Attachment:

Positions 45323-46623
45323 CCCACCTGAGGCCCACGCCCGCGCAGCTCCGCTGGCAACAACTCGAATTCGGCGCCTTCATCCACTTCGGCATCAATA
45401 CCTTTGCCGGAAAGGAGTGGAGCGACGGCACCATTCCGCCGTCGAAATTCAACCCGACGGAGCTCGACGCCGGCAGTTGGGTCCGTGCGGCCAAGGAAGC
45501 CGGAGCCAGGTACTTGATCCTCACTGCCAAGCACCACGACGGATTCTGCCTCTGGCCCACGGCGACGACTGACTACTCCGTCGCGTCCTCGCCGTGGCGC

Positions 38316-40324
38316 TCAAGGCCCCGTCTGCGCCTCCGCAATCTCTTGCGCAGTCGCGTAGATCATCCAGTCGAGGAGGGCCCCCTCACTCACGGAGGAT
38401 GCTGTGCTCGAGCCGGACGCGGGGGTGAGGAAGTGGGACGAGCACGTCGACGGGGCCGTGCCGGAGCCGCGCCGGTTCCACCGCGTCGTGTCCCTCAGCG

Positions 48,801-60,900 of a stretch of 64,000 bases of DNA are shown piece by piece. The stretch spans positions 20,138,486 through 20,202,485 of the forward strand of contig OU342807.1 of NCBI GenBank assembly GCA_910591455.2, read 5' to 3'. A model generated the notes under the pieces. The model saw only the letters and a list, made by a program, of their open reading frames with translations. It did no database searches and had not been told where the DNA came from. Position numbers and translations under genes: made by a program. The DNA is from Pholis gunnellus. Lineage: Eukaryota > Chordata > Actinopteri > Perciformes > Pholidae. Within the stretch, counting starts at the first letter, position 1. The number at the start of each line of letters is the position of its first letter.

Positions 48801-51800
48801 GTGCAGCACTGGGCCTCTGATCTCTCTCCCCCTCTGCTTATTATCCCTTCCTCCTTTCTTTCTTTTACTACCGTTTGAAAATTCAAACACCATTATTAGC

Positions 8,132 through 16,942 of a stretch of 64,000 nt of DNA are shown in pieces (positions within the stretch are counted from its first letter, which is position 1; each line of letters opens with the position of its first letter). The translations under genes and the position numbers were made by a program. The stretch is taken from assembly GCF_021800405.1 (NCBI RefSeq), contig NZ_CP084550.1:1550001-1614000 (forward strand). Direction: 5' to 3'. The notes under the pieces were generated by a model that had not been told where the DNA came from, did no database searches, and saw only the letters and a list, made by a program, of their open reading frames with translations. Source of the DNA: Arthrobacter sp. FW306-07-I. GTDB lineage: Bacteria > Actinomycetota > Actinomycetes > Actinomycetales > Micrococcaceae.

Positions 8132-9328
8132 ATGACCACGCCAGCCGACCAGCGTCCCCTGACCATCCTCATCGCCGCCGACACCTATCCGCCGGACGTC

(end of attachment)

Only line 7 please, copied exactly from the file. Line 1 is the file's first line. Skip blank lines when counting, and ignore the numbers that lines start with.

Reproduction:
38401 GCTGTGCTCGAGCCGGACGCGGGGGTGAGGAAGTGGGACGAGCACGTCGACGGGGCCGTGCCGGAGCCGCGCCGGTTCCACCGCGTCGTGTCCCTCAGCG